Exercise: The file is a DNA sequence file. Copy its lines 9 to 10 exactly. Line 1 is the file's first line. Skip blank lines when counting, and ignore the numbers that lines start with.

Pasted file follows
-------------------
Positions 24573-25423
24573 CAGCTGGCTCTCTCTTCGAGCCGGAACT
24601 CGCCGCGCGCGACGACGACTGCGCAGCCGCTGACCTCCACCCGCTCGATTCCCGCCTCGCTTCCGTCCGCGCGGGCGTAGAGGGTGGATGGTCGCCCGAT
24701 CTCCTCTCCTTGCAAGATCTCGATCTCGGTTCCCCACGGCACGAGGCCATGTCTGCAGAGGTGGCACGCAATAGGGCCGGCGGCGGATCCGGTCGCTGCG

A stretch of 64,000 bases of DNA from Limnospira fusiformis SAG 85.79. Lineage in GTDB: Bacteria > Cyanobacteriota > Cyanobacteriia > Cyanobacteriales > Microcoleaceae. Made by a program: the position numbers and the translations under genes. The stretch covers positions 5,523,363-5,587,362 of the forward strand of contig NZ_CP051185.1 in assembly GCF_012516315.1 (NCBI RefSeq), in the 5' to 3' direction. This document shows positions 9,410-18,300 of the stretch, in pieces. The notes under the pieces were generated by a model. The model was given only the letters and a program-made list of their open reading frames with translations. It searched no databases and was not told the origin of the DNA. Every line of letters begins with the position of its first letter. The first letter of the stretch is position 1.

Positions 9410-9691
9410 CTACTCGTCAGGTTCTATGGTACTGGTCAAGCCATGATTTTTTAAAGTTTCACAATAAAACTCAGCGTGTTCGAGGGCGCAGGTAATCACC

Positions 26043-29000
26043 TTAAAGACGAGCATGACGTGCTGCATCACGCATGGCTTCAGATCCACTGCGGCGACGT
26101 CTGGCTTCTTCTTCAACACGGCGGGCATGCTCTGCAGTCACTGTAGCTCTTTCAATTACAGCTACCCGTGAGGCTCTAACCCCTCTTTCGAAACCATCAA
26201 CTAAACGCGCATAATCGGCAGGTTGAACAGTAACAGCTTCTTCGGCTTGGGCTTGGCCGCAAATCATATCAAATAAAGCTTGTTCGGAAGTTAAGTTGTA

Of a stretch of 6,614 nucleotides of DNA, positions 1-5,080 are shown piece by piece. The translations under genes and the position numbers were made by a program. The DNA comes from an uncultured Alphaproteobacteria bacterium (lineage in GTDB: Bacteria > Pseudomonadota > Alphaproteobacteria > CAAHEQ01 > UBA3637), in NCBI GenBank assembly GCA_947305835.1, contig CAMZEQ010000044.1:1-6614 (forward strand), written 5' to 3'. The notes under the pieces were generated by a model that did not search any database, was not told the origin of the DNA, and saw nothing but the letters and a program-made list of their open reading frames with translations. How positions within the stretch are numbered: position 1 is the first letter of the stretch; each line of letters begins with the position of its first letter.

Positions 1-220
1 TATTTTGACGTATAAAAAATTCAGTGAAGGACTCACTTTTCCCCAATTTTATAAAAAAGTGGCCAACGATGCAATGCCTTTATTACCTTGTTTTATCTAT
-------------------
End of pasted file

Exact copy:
26043 TTAAAGACGAGCATGACGTGCTGCATCACGCATGGCTTCAGATCCACTGCGGCGACGT
26101 CTGGCTTCTTCTTCAACACGGCGGGCATGCTCTGCAGTCACTGTAGCTCTTTCAATTACAGCTACCCGTGAGGCTCTAACCCCTCTTTCGAAACCATCAA